Celebrating our Centenary
Open Minds celebrated one hundred years of service in 2012. Clients, staff and guests enjoyed a number of special events to mark the occasion.
A beautiful history book was also published which can be downloaded free here. (be aware, it’s a large 33MB file).
The organisation began as the Queensland Day Wattle League in 1912 with the aim of promoting wattle as the symbol of Australia. It quickly established Wattle Day as an annual event and raised funds by selling wattle sprigs and badges.
The money provided a scholarship for sculptor Daphne Mayo to study in London and a further scholarship for Robert Percy Cummings who became Professor of Architecture at the University of Queensland. During and after the First World War, funds were used to support returned servicemen and their families. The League fully funded an orthopaedic ward at Rosemount Hospital (picture shows Wattle League members outside the hospital).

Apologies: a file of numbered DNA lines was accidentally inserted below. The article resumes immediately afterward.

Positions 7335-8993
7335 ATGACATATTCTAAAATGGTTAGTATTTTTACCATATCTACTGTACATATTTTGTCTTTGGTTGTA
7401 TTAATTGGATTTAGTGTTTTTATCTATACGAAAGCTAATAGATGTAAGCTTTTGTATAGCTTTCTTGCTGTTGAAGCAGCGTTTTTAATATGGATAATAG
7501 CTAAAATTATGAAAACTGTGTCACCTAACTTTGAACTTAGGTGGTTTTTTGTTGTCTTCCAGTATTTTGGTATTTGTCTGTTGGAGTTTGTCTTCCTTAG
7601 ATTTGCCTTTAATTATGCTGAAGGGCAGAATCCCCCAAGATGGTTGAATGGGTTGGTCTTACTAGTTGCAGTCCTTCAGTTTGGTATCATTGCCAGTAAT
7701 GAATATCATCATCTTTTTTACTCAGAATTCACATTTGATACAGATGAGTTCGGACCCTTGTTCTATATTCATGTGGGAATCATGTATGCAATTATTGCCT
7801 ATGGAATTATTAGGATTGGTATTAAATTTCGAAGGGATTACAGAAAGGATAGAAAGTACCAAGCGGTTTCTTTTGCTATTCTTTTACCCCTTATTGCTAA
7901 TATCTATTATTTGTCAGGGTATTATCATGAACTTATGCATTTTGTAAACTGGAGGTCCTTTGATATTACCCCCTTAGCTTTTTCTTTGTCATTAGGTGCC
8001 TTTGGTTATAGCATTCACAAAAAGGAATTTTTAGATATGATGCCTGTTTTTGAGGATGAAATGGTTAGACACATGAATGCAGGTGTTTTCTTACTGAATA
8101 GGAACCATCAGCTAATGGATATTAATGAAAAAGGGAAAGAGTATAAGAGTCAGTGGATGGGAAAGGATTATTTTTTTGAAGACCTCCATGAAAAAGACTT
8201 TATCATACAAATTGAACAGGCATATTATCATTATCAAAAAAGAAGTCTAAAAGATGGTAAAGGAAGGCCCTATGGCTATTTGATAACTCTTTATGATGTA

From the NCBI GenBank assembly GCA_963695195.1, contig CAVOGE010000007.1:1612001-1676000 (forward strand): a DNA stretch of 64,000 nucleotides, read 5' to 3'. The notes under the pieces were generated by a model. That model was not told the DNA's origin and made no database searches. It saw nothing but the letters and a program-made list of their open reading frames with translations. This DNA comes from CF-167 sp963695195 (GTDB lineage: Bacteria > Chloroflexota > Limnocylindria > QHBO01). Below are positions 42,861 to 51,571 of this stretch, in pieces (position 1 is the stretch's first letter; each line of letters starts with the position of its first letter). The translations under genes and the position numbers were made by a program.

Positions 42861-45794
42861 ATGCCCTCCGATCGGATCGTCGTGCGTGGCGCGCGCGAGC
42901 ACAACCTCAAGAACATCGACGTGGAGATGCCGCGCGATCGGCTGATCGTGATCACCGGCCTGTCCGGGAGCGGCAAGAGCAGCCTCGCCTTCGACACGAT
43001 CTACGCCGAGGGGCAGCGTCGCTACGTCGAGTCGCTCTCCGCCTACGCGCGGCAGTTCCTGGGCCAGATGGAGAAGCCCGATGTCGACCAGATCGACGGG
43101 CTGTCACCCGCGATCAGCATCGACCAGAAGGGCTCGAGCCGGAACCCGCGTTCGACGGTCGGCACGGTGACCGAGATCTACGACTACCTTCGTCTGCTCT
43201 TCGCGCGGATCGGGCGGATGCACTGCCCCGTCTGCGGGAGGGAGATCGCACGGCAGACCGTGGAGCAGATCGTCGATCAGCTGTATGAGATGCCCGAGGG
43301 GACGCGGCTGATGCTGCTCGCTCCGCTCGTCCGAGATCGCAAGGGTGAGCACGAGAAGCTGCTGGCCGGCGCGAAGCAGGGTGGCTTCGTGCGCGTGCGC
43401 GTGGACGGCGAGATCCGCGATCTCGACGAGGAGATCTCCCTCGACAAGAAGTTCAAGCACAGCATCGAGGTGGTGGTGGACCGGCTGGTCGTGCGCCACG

In the fifties, the League ran a sheltered workshop for disabled people and was pivotal in the creation of Queensland Council of Social Service. At that time, the League was entirely dependent on individual donations and the help of family members.
Workshops remained central to League activities until the 1980s when the workshop closed. New services that fitted the newly introduced Disability Services Act attracted Government funding.
Over time, the League found itself becoming more focussed on supporting those with mental health difficulties. This accelerated with participation in the P300 Government programme to move people from long term psychiatric hospital care into the community. Many other new services have followed but all have a similar ethos that sees individuals supported to live independently and well within their community of choice.
One hundred years on, Open Minds is a robust organisation providing quality services to the Brisbane community. It has contributed to significant artistic careers, provided wartime relief in Australia’s times of need and helped shaped social policy. The greatest legacy is the many lives that have been changed for the better.
Read about the Women behind the League here.